Nist Password Guidelines

As most of you probably know, NIST recently updated their password guidelines. The three big changes are:

  1. Use long easy to remember passwords. Don’t worry so much about mixing in numbers and special characters.
  2. Don’t expire your users’ passwords—it only encourages bad password practices.
  3. For all but low-risk applications, use two-factor authentication.

The IEEE Spectrum has a Q&A with Paul Grassi, the author of the new guidelines. It’s a quick and easy read and will give you some valuable guidance as to dealing with your own passwords. He doesn’t mention password managers, which I still believe the be the best solution for generating high-entropy passwords and managing them safely.

If you want more information, take a look at the actual guidelines. They’re long and detailed and written in bureaucratese but cover all the material.

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  • NoonianAtall

    Maybe in 5-10 years all the "downstream" organizations (i.e. companies, universities, etc.) will actually stop forcing password expiration. But I guess that won't happen until insurance companies change their minds about it. The Pied Piper effect is so strong. :|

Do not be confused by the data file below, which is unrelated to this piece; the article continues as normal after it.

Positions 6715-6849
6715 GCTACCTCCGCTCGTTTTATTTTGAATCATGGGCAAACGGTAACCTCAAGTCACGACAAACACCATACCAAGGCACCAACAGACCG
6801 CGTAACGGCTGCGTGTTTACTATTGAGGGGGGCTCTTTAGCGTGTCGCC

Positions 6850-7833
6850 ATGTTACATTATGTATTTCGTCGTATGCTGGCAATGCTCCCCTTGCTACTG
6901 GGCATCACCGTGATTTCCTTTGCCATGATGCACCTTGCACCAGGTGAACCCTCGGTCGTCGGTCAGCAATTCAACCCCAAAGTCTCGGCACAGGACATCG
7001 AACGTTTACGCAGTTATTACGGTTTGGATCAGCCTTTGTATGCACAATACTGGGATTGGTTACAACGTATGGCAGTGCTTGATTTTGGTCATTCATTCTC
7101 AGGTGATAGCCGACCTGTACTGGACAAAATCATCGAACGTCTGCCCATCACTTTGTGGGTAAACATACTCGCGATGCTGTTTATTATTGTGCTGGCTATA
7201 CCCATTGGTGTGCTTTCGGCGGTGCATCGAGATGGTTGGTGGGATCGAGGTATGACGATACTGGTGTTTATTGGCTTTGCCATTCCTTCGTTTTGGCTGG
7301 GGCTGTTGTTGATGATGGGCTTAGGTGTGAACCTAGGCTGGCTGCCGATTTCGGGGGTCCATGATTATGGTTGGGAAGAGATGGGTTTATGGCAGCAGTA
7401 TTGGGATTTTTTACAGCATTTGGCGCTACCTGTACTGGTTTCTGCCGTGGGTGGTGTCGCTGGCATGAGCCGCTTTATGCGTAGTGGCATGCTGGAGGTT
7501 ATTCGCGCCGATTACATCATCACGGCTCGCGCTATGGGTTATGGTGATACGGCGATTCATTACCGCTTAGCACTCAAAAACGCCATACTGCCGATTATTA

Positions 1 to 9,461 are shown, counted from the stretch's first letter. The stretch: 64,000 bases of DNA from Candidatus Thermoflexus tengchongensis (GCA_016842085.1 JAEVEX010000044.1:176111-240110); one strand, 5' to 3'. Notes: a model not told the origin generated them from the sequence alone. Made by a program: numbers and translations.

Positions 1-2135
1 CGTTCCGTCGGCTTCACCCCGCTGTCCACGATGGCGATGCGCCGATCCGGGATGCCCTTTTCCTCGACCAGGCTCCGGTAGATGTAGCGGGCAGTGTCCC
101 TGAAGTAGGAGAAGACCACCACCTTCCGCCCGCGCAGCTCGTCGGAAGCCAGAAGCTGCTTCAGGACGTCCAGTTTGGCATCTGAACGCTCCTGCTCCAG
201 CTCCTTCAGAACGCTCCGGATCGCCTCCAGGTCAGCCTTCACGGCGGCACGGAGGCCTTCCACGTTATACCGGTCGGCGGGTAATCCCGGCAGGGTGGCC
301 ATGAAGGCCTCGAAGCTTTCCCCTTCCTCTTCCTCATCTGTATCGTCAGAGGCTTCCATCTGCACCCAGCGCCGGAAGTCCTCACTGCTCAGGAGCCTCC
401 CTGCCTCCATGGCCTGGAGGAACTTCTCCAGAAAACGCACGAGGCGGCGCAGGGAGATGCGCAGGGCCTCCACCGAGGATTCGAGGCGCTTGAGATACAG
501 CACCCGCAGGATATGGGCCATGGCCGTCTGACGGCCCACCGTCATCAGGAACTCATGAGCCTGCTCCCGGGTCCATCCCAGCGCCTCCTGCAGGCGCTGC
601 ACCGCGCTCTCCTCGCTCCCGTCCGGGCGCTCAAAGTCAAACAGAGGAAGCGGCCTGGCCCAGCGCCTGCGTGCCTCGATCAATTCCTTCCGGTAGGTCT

• jcs

      Sadly, I suspect you're right.

      • Nicolò Balzarotti

        Hi, I quick-looked through the documents ("actual guidelines") but could not find the expiration thing (which I found in the interview), could you please tell me where it is? I'm going to ask my company to stop expiring my password. I end up using "password hasher" so my password still remain as secure as the original, but I've always been against this practice as it's quite nonsense.

        Thanks, Nicolò

        • NoonianAtall

          Look again, I found it without too much difficulty. :)

          • Nicolò Balzarotti

            Authentication and Lifecycle Management, page 14 if anybody has trouble like me XD